Renal tubulocystic carcinoma is closely related to papillary renal cell carcinoma: implications for pathologic classification

Ming Zhou, Ximing J Yang, Jose I Lopez, Rajal B Shah, Ondrej Hes, Steven S Shen, Rongshan Li, Yu Yang, Fan Lin, Paul Elson, Linda Sercia, Cristina Magi-Galluzzi, Ray Tubbs
American Journal of Surgical Pathology 2009, 33 (12): 1840-9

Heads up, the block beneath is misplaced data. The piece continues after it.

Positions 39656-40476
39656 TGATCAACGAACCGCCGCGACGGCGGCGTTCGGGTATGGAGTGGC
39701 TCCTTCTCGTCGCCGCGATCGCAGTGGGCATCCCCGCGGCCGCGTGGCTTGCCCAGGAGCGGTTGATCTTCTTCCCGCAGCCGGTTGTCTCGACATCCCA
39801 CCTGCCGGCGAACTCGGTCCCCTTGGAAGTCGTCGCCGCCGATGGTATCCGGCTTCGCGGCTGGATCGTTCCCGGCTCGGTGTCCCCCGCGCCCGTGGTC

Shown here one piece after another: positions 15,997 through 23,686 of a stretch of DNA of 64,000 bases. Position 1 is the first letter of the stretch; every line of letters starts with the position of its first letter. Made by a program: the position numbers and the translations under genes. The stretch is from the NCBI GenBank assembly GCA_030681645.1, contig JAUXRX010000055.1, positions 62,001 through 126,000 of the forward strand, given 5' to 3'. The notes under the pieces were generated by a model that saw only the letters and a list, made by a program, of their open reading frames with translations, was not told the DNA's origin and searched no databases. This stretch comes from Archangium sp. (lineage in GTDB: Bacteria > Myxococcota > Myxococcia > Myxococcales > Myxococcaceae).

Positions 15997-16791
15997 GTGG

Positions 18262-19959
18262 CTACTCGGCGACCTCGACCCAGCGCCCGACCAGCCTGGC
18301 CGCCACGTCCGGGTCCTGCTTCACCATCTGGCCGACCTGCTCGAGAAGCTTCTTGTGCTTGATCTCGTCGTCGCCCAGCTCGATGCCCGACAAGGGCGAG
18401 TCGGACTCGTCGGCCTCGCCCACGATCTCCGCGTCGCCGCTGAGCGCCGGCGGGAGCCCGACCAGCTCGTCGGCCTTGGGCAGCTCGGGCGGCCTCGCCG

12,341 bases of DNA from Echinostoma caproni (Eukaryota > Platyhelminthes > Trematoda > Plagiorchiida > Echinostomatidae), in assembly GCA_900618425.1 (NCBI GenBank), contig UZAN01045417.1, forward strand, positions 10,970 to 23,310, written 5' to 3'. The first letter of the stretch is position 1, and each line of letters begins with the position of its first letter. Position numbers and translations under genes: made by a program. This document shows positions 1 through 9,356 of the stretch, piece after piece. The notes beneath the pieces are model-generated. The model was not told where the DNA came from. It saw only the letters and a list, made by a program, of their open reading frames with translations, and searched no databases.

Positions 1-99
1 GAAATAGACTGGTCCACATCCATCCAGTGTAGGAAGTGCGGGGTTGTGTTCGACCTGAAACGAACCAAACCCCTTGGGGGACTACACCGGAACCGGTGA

Tubulocystic carcinoma of the kidney (TC-RCC) is a rare renal tumor with unique gross and microscopic features unlike other types of renal cell carcinoma (RCC). Several recent studies recommend that it should be classified as a distinct RCC subtype. In this study, we provide pathologic and cytogenetic evidence supporting that TC-RCC is closely related to papillary RCC (PRCC). This study included 20 cases of renal tumors that partially or exclusively comprised a TC-RCC component. Pathologic examination documented the gross and microscopic features of TC-RCC, including multicentricity and the presence of concomitant PRCC and papillary adenoma. Formalin-fixed, paraffin-embedded sections from 12 TC-RCC and 20 PRCC were subjected to a multicolor fluorescence in situ hybridization assay containing probes for chromosomes 7, 17, and Y. One hundred nuclei were examined to enumerate the copy numbers of chromosomes in each tumor and its corresponding normal kidney tissue. A tumor with a percentage of cells harboring a chromosomal change > or = mean+3 SD of normal tissue was considered to harbor that chromosomal change, and a tumor with a percentage of cells with null Y chromosome count (loss of Y chromosome) > or = mean+3 SD of normal tissue was considered to harbor Y chromosome loss. Four of the 20 TC-RCCs were multicentric. Ten had associated PRCC or papillary adenoma within the same kidney as the TC-RCC. In 4 cases, the tubulocystic and papillary components were admixed together within the same lesion. The tumor cells lining both the tubulocystic and papillary components had similar cytologic features. Ten of 12 TC-RCCs had a chromosome 7 gain, 8 of 12 cases had a chromosome 17 gain, and 8 of 9 cases had a loss of Y chromosome. Six of 9 cases with all 3 chromosomes studied had a gain of chromosomes 7 and 17 and a loss of Y chromosome. Our study shows that TC-RCCs and PRCCs are closely related entities. With its distinctive gross and microscopic features, TC-RCC may be considered a unique "morphologic entity." However, before it is accepted as a distinct renal cell carcinoma subtype, further studies are needed to document a characteristic molecular signature associated with this tumor.

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